Timothy, your question is a good one and involves more than a yes or a no answer. As I read your question, I can’t help but notice that there are some factors in your life that may be causing you to ask this question now. All of us, as we travel through life’s journey, have events and experiences that cause us to take notice of things more closely than we might have prior to these events. You’ve stated that you have a 1-year-old son and you’re currently 41 years old. Both having a child and reaching our 40s can effect our priorities and our outlook on life. I, like you, have children – two sons – and I share some of your concerns.
But living a long, healthy life and having quality of life isn’t just about exposures to hazards at work. It helps to like your job and enjoy your work, which can prevent bringing home frustrations from work. These same frustrations can cause tension, which can lead to stress and then to health-related problems. So you first have to decide if you like the autobody industry enough to stick around, or if you want to leave it and trade it for a different set of risks. Most hands-on, skill-based careers have potential health risks, but it sounds like you’re minimizing your risks by practicing good, safe procedures.
When I was asked to answer your question, I spent many hours on the Internet looking for an answer. I also contacted many industry experts and sources I’ve acquired over the years to find an answer. What I found is that most of them can cite examples of persons who’ve become ill or have experienced side effects due to possible exposure to hazards in the autobody industry. And most of these cases illustrate how the exposure occurred or how it’s believed to have occurred.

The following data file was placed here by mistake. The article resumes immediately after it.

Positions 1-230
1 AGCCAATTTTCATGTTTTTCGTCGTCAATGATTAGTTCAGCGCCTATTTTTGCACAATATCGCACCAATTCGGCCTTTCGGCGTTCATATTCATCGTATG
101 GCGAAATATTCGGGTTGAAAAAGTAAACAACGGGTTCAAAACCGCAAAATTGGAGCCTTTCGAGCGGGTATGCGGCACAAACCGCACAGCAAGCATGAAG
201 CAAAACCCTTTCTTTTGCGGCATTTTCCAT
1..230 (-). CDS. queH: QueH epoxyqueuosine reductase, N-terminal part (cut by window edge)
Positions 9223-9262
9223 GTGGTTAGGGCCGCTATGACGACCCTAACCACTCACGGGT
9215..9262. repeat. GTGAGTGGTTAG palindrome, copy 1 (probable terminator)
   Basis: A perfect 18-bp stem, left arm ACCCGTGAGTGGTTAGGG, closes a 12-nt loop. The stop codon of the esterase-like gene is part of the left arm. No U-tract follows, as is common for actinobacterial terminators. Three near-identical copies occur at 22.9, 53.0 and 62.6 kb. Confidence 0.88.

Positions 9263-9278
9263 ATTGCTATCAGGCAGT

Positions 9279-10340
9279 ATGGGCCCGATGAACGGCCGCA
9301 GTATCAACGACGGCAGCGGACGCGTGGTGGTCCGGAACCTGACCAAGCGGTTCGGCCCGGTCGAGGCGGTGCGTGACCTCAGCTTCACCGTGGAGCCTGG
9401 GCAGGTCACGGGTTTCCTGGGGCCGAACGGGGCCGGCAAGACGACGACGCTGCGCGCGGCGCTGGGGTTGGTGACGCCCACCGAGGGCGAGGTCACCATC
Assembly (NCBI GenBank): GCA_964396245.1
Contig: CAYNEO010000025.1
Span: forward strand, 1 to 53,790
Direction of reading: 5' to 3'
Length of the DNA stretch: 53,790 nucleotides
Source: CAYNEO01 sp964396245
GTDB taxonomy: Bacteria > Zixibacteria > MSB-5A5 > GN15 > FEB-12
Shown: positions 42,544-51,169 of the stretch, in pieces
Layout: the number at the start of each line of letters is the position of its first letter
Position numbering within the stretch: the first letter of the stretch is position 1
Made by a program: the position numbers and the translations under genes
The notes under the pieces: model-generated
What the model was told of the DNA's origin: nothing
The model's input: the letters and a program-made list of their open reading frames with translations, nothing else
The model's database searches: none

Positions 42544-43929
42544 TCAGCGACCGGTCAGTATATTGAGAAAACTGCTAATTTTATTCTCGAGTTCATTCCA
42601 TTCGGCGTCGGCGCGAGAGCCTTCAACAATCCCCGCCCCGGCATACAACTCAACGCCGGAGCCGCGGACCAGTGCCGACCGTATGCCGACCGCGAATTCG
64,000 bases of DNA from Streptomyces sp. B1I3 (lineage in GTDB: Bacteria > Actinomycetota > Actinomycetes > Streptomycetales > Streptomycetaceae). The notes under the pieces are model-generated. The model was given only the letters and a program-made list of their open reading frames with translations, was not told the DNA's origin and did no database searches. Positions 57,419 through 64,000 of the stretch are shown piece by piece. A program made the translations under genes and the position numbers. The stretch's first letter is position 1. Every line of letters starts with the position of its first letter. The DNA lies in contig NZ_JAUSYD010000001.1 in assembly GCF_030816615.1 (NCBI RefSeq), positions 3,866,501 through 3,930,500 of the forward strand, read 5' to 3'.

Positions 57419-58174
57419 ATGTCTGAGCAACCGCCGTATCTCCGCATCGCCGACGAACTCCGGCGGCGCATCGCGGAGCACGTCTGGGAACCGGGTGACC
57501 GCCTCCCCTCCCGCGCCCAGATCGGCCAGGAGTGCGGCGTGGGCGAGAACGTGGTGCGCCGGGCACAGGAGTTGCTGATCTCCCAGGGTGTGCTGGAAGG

You, however, are asking about a study done over a lifetime for someone who’s taken the proper precautions. In order for this to occur, several persons would have to be tracked from the beginning of their careers to their end. And this would have to be a large enough pool of participants to get good data. They’d also have to be studied for habits and behaviors away from work, such as smokers verses non-smokers.
Also, during these people’s lifetime, the autobody industry would change in regard to the types of chemicals and hazards these workers might be exposed to. Just look at the past 20 years and the paint product changes. Also, industry equipment and safety practices have changed.
So if we look at 60- or 70-year-olds who worked in the industry, their exposure wouldn’t be comparable to yours because they would’ve been exposed to different chemicals, used different personal protection equipment (if they even used it) and had different behaviors and attitudes.
I did find some studies that had been done, but they focused on particular workplaces and exposures. They went on to make recommendations as to how to correct conditions they felt weren’t proper. Some of these are on the National Institute for Occupational Safety and Health (NIOSH) Web site and the Occupational Safety and Health Administration (OSHA) site. I also learned that Yale is currently seeking people who work in the spray finishing processes to sign on for a current study. I also found that if you searched occupational hazards, you get tens of thousands of results. But, try as I might, I couldn’t find a case like you asked about in your question.
But I did find lots of other information, and I’d like to share some of it with you, which might help with your quest for a healthy, long life.
To get us started, let’s review the basics: We need to understand that exposure to chemicals and solvents usually occurs by one of several routes of entry. The most common ones are inhalation, swallowing or absorption. If we understand these routes of entry to our bodies, we can then prevent or, at least, minimize the exposure. Let’s take a look at all three.
Inhalation: Got Clean Air?
Inhalation would likely be seen by most as the likeliest to create exposure. When working with airborne contaminants, solvents and other vapors, personal protection equipment can be used to help prevent exposure.
Today, air-supplied respirators are commonplace in the spray environment, and you should have annual training for how to use air-purifying respirators. For the sake of this article, I’m assuming you wear a respirator while spraying.